- Search The Registry
- Teacher’s Forum
- Youth Programs
- About Us
- Creating Support
- My Account
Ada C. Franklin
The birth of Ada Crogman Franklin in 1886 is celebrated on this date. She was a Black instructor and administrator in the performing arts.
She was born in Atlanta, one of eight children of Dr. and Mrs. William H. Crogman. Her father, William Crogman, a distinguished Black scholar, was a professor of Latin and Greek at Clark University for 37 years and then became the first Black president of Clark, serving for seven years. Franklin, along with her two sisters and five brothers, grew up on the Clark University campus. Following her graduation from Clark, she entered Emerson College in Boston majoring in dramatic art.
After graduation, she was employed as a dramatics specialist with the National Playground and Recreation Association of New York. Her job was to travel throughout the country to find Black talent in dramatics. She became so interested that she chose to write and to produce a pageant depicting the history and the contributions that Black people have made to America. Before she began her dramatic career, Franklin taught at the Alabama State College and Tennessee State University.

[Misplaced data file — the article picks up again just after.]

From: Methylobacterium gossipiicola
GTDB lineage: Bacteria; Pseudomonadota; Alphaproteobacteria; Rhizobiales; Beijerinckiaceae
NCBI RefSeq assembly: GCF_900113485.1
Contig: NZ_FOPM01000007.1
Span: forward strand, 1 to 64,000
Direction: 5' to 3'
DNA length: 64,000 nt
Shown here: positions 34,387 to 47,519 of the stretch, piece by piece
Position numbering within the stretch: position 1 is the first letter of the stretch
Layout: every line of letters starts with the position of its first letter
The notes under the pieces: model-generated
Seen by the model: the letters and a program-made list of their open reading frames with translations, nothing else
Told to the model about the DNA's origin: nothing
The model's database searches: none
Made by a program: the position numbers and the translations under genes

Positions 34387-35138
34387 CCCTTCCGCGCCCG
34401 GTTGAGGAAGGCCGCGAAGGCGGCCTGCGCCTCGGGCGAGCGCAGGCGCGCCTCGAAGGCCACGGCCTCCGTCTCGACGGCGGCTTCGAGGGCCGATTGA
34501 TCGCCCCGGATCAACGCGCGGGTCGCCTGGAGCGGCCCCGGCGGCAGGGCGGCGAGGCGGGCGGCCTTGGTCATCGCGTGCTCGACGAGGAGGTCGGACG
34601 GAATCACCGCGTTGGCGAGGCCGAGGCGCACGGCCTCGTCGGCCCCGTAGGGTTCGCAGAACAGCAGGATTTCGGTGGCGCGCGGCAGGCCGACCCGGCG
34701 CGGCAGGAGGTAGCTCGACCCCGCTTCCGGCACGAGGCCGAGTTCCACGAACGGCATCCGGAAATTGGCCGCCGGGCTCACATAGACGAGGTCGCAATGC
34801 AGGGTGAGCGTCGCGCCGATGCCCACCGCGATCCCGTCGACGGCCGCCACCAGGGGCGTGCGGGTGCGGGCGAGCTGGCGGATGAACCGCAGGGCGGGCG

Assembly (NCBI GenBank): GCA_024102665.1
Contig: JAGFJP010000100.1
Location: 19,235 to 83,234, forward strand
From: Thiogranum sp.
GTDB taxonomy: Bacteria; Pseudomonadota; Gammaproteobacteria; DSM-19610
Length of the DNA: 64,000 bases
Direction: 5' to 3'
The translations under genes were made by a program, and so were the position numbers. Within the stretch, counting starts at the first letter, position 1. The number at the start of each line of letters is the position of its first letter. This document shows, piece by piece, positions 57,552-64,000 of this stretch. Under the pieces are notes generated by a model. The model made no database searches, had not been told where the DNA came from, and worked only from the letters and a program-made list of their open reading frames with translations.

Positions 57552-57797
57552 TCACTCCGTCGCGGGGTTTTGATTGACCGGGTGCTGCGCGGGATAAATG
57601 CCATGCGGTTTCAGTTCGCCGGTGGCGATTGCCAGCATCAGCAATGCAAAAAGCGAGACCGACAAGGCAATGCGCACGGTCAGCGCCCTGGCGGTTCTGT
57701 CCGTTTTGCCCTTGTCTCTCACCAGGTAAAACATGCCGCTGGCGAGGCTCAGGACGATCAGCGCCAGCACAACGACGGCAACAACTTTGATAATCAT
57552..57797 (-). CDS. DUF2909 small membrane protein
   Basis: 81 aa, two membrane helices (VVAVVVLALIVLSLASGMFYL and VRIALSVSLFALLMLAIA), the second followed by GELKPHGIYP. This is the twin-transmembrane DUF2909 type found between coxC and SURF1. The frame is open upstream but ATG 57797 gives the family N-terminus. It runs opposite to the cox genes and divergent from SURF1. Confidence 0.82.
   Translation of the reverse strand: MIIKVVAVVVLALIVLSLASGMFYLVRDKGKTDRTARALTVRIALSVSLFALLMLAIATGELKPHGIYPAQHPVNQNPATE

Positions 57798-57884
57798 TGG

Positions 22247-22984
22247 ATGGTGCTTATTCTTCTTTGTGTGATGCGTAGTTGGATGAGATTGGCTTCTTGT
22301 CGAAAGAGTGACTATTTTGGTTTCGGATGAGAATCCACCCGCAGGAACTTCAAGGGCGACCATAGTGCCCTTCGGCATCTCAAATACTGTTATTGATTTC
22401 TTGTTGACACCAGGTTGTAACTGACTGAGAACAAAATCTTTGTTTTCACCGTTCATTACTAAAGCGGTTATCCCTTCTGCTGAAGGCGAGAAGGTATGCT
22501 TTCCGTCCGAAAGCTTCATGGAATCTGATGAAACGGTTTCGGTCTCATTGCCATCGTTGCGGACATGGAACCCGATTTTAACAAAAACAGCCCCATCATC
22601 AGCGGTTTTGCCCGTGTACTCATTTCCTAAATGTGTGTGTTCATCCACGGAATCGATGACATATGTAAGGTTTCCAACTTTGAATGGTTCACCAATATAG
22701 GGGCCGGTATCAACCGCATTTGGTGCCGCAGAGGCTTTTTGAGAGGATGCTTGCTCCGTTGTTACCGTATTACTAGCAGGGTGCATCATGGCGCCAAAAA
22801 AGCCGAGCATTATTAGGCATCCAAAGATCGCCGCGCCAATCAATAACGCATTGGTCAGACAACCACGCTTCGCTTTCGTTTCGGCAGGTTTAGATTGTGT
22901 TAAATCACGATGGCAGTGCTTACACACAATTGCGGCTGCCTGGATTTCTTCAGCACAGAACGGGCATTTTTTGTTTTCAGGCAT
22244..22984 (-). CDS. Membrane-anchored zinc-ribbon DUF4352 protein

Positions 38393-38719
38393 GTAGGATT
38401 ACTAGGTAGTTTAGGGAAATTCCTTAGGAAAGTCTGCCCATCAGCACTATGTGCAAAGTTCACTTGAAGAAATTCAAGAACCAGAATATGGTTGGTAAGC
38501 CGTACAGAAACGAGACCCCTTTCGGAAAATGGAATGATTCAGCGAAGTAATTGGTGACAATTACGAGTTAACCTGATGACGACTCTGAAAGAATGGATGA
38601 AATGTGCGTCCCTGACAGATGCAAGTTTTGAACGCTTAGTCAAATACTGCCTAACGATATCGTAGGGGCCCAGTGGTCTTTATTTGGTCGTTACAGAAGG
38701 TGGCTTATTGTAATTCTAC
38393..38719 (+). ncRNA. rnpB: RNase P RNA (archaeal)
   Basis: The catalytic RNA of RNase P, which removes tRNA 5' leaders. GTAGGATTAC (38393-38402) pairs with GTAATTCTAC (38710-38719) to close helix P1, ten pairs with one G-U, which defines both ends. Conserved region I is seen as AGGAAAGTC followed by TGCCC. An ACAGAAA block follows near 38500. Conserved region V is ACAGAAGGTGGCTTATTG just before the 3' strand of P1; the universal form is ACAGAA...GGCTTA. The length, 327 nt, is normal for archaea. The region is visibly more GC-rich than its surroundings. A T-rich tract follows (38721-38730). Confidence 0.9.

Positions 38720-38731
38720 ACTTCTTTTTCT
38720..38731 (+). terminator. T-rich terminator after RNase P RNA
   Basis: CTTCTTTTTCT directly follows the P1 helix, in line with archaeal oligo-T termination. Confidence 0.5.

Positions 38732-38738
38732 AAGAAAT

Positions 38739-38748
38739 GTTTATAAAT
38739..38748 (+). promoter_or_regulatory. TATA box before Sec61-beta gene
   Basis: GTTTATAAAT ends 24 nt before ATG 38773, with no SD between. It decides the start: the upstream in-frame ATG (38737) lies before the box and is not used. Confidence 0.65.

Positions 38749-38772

Franklin became nationally known for her production, "Milestones of a Race," which was presented in cities throughout the country. She developed local casts and trained local talent for the leading roles in the pageant. During this time she met Chester Franklin, a native of Texas. They were married in 1925 in Atlanta and moved to Kansas City, where she soon began to devote her talents to the Kansas City community in general and to the CALL newspaper in particular. After his death in 1955, Franklin continued the tradition of her husband whose policy was to operate a clean, family newspaper.
In 1969, the Department of Journalism presented Franklin the Curators’ Award in Journalism at Lincoln University in Jefferson City. In 1973, she was awarded the National Newspaper Publishers Association (NNPA) Distinguished Publishers' award. In 1982, Mrs. Franklin contributed her father’s collection of books and paintings to Clark University. Ada Crogman Franklin died in 1983.
Black Women in America: An Historical Encyclopedia
Volumes 1 and 2, edited by Darlene Clark Hine
Copyright 1993, Carlson Publishing Inc., Brooklyn, New York